Add 1 -2 tsp of petals to 1 cup of boiled water. Infuse for 15 mins. Strain, drink 3 cups daily. I usually add some dandelion flowers to my spring ‘weed tea’ blend i.e. pop them in to my herbal cafetiere with nettles, cleavers, plantain, blackberry leaves etc.
Using dandelions in a salad
Pick a couple of dandelion flowers. Wash them, dry them in a tea towel and sprinkle the petals through a salad (foraged, cultivated or a mix of both!). It brings a subtle bitter flavour but more importantly livens up the salad with its cheerful golden colour.
Pakora is a lovely spicy savoury dish from India: usually made with cauliflower, onion or mushroom. It is quick and easy to make. And very, very tasty. See the video lesson and the recipe at the bottom of this lesson.
Dandelion flower vinegar
This is a lovely cross-over extract that can be used as a culinary dish (e.g. in salad dressings) or as a medicinal tonic (taken regularly at a suitable dosage). See the video in the Videos section for more details.
It is also possible to make: dandelion beer (from the flower, leaves and roots), dandelion wine (from the flowers), dandelion syrup (from the flowers) and dandelion root coffee (see the video in the autumn edition of these E-Courses)
Cosmetic Uses & Skincare
Dandelion flower extracts have a reputation for treating the skin to help to break up lumps and cysts, brighten and revitalise tired skin and close the pores. It’s thought to be particularly beneficial for oily skin. Make dandelion flower tea/infusion (see above in Recipe section), squeeze the liquid out of the flowers and use the liquid as a toner for the skin (leave it on, don’t rinse it off). Also, try making dandelion infused oil [follow the videos on making herbal infused oils]. This is an useful oil that is often recommended to massage the breasts to improve the health of this tissue, as well as helping to ease aches and pains in the joints of the body.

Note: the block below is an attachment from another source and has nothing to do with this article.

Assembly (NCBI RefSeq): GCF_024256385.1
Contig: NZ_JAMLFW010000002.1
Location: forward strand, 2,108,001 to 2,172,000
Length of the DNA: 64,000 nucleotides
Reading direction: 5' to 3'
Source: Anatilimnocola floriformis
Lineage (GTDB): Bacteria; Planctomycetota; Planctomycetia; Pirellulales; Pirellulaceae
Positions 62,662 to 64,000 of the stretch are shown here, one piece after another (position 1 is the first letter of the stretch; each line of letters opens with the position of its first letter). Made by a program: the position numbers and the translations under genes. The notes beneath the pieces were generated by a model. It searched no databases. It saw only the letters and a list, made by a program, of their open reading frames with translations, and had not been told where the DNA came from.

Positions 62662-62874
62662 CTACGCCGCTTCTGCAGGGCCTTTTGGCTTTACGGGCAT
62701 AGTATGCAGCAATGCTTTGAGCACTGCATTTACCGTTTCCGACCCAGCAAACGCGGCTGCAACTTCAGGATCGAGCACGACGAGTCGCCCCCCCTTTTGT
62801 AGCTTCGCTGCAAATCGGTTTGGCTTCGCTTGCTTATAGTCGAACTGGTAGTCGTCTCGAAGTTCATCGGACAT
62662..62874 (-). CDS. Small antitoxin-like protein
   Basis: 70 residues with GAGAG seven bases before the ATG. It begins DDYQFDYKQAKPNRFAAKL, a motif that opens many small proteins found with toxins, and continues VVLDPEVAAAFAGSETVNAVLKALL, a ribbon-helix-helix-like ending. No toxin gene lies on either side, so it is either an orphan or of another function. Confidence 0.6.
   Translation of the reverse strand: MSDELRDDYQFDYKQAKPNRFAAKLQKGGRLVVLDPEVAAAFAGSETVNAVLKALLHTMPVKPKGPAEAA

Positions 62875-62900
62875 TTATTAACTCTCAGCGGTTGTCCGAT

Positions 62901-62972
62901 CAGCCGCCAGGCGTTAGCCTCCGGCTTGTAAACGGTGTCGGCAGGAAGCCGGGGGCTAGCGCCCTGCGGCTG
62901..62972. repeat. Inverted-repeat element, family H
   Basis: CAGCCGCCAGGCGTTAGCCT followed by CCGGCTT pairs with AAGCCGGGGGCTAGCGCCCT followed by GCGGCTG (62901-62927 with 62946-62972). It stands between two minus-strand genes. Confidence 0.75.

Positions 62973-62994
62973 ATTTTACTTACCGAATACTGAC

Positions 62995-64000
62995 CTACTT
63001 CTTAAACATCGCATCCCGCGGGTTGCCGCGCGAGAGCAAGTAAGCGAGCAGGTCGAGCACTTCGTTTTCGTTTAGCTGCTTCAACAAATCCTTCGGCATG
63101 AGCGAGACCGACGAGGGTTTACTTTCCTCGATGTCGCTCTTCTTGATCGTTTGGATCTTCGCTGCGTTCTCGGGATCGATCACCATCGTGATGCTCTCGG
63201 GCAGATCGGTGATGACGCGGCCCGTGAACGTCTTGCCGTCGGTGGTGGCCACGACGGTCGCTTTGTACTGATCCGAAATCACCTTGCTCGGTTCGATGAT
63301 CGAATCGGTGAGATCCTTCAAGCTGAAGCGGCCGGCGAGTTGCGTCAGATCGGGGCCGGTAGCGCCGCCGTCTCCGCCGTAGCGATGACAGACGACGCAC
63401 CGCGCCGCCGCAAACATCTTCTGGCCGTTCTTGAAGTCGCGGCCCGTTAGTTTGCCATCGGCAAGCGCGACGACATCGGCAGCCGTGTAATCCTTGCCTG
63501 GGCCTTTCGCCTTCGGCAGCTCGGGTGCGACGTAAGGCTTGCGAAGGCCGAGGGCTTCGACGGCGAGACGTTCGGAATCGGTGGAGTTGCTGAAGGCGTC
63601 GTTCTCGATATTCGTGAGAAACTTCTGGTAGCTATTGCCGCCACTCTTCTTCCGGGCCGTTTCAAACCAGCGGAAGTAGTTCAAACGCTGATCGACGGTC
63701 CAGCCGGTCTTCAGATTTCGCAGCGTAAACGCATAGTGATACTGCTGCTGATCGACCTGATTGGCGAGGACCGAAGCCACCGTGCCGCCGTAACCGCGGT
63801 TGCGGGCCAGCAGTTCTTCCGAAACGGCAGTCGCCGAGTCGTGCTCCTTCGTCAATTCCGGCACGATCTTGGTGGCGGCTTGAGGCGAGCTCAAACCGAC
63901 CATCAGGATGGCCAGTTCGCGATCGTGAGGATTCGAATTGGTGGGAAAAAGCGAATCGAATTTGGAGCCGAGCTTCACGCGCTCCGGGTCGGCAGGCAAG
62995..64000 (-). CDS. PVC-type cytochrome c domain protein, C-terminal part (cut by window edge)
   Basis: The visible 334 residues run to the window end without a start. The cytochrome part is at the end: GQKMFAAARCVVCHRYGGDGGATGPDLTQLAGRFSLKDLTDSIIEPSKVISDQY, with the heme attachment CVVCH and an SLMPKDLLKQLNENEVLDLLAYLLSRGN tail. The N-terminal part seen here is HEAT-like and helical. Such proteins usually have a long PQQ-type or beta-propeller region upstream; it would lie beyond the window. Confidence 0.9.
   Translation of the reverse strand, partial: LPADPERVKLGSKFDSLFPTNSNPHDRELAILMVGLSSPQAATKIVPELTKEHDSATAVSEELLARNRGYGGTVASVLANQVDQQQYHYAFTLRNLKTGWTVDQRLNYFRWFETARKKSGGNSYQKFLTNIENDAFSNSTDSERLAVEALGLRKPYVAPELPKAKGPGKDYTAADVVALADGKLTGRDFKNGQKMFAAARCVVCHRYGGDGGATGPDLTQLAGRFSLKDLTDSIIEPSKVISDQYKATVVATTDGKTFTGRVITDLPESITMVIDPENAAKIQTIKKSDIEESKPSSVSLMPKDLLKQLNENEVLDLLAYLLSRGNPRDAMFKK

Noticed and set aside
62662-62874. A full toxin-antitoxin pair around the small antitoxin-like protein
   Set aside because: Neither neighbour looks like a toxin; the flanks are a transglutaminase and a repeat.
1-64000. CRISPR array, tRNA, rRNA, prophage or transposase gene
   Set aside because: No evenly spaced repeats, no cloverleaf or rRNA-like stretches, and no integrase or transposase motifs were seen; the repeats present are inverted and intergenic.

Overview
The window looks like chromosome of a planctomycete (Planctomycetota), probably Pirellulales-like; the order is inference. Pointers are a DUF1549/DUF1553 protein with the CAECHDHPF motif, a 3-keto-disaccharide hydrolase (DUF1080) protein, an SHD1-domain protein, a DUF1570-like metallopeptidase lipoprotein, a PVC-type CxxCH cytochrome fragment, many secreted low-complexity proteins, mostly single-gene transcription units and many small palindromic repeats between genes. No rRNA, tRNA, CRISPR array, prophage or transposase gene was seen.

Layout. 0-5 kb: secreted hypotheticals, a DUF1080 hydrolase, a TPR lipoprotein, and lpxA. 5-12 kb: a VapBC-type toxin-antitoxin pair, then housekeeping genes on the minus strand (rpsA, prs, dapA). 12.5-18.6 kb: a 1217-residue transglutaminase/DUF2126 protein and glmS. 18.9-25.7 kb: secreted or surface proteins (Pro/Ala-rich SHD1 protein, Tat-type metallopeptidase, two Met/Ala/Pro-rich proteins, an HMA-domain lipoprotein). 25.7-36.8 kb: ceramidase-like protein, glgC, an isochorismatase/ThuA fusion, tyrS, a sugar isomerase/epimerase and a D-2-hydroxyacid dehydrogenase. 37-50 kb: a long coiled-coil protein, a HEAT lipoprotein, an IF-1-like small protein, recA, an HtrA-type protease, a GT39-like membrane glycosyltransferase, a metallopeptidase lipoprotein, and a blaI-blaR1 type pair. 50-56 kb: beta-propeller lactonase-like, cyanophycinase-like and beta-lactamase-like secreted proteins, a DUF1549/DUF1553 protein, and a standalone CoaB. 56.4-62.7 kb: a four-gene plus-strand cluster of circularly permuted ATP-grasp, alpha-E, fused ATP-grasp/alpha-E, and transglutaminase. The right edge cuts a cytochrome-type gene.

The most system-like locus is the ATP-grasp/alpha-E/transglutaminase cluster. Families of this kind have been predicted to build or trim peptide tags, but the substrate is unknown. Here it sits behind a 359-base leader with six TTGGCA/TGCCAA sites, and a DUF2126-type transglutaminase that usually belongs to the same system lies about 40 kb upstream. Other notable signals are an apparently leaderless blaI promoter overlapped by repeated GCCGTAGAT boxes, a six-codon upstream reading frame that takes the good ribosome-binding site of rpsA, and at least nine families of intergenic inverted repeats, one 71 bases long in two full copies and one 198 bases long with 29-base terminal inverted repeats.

Using Dandelion Flower as a Remedy: Therapeutic Properties
Traditionally in herbal medicine dandelion flowers have been used for the following:
- Usually in herbal medicine it is the extracts of the leaves and the roots that are used as medicines. However, the flower can be thought of as having a gentler action of these two stronger parts of the plant i.e. a mild diuretic and a mild bitter tonic that may help to benefit and support liver function.
- Infused oil: lumps, cysts, breasts etc. Dandelion infused oil [follow the videos on making herbal infused oils]. This is an useful oil that is often recommended to massage the breast to improve the health of this tissue, as well as helping to ease aches and pains.